In a “Between the Scenes” segment on The Daily Show on Wednesday (which you can watch in full below), Trevor Noah weighed in on the latest controversy sparked by Scarlett Johansson. The actress was responding to criticism for playing a role that should have gone to a Japanese actor in 2017’s Ghost in the Shell, as well as the backlash that caused her to drop out on the lead role of a transgender man in Rub and Tug last year. Unfortunately, she further stepped in it while defending herself.
“You know, as an actor I should be allowed to play any person, or any tree, or any animal because that is my job and the requirements of my job,” she said in an interview with As If magazine, adding that she feels art should be “free of restrictions.” “I think society would be more connected if we just allowed others to have their own feelings and not expect everyone to feel the way we do,” she continued.
Although Johansson later clarified her remarks, the point she seemingly missed is that “trees” aren’t underrepresented in Hollywood, whereas minorities and the LGBTQ population are. Likewise, as Noah pointed out, for far too long Hollywood has been defined by “stories for and by white people,” and that roles for minorities have typically been derivative and stereotypical. He also brought up the popularity of Crazy Rich Asians as how much being represented onscreen is meaningful to people.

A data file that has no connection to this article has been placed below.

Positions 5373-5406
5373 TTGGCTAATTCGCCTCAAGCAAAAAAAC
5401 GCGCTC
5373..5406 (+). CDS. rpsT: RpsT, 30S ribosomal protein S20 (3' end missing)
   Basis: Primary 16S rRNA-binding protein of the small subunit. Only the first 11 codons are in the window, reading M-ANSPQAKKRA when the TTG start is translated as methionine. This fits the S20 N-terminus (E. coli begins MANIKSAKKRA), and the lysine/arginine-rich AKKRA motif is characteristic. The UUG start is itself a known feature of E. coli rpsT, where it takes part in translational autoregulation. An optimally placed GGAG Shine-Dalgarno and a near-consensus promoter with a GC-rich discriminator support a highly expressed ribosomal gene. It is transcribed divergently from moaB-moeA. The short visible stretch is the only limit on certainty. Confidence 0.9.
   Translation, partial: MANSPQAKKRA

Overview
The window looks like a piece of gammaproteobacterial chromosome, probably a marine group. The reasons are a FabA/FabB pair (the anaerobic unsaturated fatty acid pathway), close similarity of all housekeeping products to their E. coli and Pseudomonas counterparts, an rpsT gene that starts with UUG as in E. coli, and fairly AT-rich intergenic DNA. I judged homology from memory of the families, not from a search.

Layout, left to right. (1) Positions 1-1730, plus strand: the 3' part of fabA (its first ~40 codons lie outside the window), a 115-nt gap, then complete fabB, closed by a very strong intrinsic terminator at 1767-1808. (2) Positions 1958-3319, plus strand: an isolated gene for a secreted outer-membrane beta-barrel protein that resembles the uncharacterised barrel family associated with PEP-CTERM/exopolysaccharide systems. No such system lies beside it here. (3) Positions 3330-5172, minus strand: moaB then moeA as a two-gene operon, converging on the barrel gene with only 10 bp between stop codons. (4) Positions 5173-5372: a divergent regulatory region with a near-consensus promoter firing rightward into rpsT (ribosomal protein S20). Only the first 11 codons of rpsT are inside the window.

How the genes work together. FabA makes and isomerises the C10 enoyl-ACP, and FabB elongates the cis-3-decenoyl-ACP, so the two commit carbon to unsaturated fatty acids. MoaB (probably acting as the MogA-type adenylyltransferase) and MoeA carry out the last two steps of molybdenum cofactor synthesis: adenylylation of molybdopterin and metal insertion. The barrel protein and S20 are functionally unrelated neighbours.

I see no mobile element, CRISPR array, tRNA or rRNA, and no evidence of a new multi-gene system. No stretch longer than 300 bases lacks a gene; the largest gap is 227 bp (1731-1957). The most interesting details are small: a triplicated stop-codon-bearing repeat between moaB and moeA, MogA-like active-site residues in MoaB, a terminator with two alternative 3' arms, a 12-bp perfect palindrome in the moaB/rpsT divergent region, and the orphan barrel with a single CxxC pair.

“We take for granted how much representation means to human beings, and I think in two ways. One, in an inspirational front, and two, just how it shapes society,” he said, noting that many Americans can only define Muslims as seeing them play terrorists in movies:
“You’d think that a place that considers itself so liberal would try to find a place to represent people. I’m not saying there are no Middle Eastern terrorists, but I’m saying there are Middle Eastern stories that run the gamut — there’s a spectrum. Great show, you know like there’s a show on Hulu called Rami, it’s one of my favorite shows I’ve ever watched. It shows you what it’s like to be a Muslim family living in America. Like the range of Muslim, super religious all the way through to, yeah, ‘I drink and I eat pork and I say that I’m Muslim.’
But it’s authentic, you know? And those stories I think are so important, not in like a charity way, but in a great TV, great stories, great inclusivity. Just like, yeah let’s tell some original stories.”
He concluded by elaborating that what Johansson doesn’t seem to grasp is that people aren’t attacking her over her choice of roles, but instead pointing out the “luxury” of choosing these roles. Again, you can watch the full clip below.